One time when the old man went into I think it was a liquor store I was of course sitting and waiting outside. I got tired of looking at the things on the sidewalk because the people in this area were not what you would call direct eye contact people. So I swung back my better left arm to try and get a book out of my knapsack, which is always an amazing struggle. When people see me struggling like this it hurts my feelings if they try to help because I am not a vegetable. It hurts my feelings as well and angers me if they just walk past without making a slightly concerned facial expression. The perfect sort of person in my imagination is usually a younger woman in a skirt who walks up with a mildly concerned face but then stops just short of me, smiles in a “boy did I underestimate her” kind of way, and then turns and walks off, smoothing her skirt, and smiling in a way that can only mean pride and kindness. I guess there’s just no pleasing some people, and I guess I just can’t help but get so angry at people.
I’d struggled my hand into the knapsack and was struggling with the corner of what I believed to be David Copperfield when a younger woman in a skirt came up to me, smiling. She smoothed her skirt and said –
“I have developed a unique ability to connect directly to Divine Mother. I converse with her virtually every moment. As a matter of fact … I am conversing with her right now. Yes, Divine Mother.”
Then she took hold of my handlebars, and started wheeling me down the street. I have to admit that I was a lot more frightened by this than when the old man first stole me. Because he might’ve been crazy, there was the chance, but with this person, well, there was just no question. I am generally not good with crazed people. Broken physically I can understand and appreciate but mentally broken is just … wacky.
She just kept pushing me, and telling me wacky things about Divine Mother. The further we got from the liquor store the more shaky and edgy I felt. But that must be how a lot of drunk people feel. No one was paying any attention. Because so many of them were drunk-looking or crazed. The ones who weren’t drunk or crazed-looking either didn’t care or just saw a mother, what they thought was a mother, chatting away to her wheeler daughter, heading home after a fun outing to the liquor store. I often wish I had a flag that said “Help.”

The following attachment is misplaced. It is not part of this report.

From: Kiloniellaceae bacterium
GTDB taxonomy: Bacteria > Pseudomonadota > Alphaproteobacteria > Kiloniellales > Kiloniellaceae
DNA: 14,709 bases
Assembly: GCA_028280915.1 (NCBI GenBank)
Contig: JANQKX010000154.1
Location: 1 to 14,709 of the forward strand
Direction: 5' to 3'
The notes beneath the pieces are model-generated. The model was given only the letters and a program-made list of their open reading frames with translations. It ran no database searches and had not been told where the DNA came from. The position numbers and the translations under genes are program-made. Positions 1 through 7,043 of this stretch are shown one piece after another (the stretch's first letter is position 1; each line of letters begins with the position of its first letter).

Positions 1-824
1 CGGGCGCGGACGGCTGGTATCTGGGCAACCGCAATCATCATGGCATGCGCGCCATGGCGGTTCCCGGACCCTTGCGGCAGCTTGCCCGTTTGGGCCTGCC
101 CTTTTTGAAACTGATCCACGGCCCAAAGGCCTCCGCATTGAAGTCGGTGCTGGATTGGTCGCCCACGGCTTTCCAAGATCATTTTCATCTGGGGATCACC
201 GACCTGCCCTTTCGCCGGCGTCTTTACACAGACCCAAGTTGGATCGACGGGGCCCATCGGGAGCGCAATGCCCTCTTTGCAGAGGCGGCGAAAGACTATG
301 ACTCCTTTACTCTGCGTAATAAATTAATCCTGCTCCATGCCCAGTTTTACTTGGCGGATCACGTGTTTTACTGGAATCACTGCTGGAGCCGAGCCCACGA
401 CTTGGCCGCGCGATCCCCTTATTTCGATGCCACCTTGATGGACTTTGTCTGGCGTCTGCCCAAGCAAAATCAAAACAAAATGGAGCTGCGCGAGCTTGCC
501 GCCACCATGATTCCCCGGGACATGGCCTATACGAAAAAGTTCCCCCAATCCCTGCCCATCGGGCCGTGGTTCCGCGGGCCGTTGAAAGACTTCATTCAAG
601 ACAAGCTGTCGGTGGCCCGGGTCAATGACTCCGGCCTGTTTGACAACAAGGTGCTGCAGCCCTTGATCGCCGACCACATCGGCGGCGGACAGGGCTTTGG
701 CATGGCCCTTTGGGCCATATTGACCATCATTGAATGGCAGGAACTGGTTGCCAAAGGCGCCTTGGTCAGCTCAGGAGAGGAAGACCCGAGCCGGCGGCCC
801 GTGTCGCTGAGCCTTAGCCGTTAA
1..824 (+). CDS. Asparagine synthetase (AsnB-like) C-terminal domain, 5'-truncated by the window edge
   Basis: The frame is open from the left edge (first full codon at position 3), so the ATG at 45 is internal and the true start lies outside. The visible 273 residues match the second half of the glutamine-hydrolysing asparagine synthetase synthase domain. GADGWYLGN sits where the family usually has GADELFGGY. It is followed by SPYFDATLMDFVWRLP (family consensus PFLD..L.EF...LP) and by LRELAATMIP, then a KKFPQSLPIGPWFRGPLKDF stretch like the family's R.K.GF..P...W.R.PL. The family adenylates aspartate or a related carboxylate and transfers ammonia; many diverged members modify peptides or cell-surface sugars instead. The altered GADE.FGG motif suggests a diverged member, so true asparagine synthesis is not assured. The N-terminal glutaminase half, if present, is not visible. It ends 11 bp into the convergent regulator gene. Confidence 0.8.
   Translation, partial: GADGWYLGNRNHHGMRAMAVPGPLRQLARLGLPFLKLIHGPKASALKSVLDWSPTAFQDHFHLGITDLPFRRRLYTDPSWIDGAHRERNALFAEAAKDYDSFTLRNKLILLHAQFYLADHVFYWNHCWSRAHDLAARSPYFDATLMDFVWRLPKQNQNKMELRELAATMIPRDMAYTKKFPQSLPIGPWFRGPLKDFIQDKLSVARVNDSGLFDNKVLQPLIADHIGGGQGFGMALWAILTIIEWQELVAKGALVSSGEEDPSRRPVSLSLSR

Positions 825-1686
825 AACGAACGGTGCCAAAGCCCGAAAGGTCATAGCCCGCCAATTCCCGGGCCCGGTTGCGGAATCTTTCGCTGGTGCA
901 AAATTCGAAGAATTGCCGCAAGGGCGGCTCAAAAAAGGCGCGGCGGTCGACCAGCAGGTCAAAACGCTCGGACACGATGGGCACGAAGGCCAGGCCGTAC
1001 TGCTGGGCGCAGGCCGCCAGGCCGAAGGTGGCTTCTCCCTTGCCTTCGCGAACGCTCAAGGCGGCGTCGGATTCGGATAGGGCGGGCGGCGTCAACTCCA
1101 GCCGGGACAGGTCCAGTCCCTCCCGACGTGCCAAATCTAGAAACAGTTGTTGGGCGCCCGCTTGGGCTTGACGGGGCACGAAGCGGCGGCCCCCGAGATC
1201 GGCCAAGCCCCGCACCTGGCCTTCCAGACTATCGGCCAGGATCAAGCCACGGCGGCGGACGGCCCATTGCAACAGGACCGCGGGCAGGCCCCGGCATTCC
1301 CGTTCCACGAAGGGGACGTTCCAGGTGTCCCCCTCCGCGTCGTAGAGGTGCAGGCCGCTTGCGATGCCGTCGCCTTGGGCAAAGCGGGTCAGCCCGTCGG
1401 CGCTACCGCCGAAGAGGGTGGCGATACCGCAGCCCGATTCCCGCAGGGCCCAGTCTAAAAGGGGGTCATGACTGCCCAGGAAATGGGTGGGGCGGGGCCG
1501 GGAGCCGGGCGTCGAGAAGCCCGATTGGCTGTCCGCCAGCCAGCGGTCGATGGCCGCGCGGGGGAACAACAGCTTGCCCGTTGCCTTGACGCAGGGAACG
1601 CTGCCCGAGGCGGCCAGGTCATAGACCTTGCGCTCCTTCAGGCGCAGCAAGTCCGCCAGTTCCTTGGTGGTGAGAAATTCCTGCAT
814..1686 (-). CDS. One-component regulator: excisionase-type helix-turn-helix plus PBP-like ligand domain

We were heading towards the alley. I knew that if she turned down that alley, I would probably not see the old man or possibly the world ever again. I wondered if I could rock myself out of my chair. I did that once to protest going to a musical. But that was onto a carpet, not the sidewalk. I chickened out.
We were maybe ten feet from the, I want to say mouth of the alley, though that’s dumb. Also, it was a pretty narrow alley, more of an ear hole than a mouth. There was a drunk or a homeless drunk man slumped against one side of it, and his legs ran across and his feet touched the other side of it. I thought we’d have to stop, but she wheeled me right over top of his legs, but he didn’t say anything. I tried to judge from the way his legs felt when I wheeled over them whether they had rigor mortis or not. But I just couldn’t tell.
We were six feet into the alley now, which was pretty dark. I was pretty much choking on my heart. There was a grunt behind us. I guessed that the legs probably didn’t have rigor mortis after all. There was another grunt, and then my chair came to a stop.
I wondered what was going on. No one was saying anything, but there was a lot of foot scuffling, and grunting and breathing noises. Finally the strange woman let go of my handlebars. Then I saw her run past me, and down the alley until she vanished.
Then someone else took command of the chair, and wheeled it around. I was surprised to see the homeless man still lying there.
“I am so sorry,” said a sad voice. It was the old man. “I am so, sorry.”
I could breathe again. It was amazing.
Then the old man wheeled me over top of the homeless man’s legs, out of the alley, and into the sunlight.
It’s weird, but I was really so proud of him.